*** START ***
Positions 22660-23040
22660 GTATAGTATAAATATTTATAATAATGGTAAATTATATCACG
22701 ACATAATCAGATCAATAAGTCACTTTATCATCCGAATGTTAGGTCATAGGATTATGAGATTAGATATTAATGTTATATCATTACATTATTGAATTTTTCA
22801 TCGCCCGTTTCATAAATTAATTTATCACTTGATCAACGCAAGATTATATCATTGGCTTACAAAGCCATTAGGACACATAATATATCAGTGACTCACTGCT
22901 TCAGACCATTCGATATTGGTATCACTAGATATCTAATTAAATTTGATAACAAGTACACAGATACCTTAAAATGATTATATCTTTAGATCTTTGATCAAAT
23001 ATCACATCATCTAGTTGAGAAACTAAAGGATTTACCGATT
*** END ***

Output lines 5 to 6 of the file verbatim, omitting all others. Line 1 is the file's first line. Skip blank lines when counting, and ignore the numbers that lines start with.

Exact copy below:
22901 TCAGACCATTCGATATTGGTATCACTAGATATCTAATTAAATTTGATAACAAGTACACAGATACCTTAAAATGATTATATCTTTAGATCTTTGATCAAAT
23001 ATCACATCATCTAGTTGAGAAACTAAAGGATTTACCGATT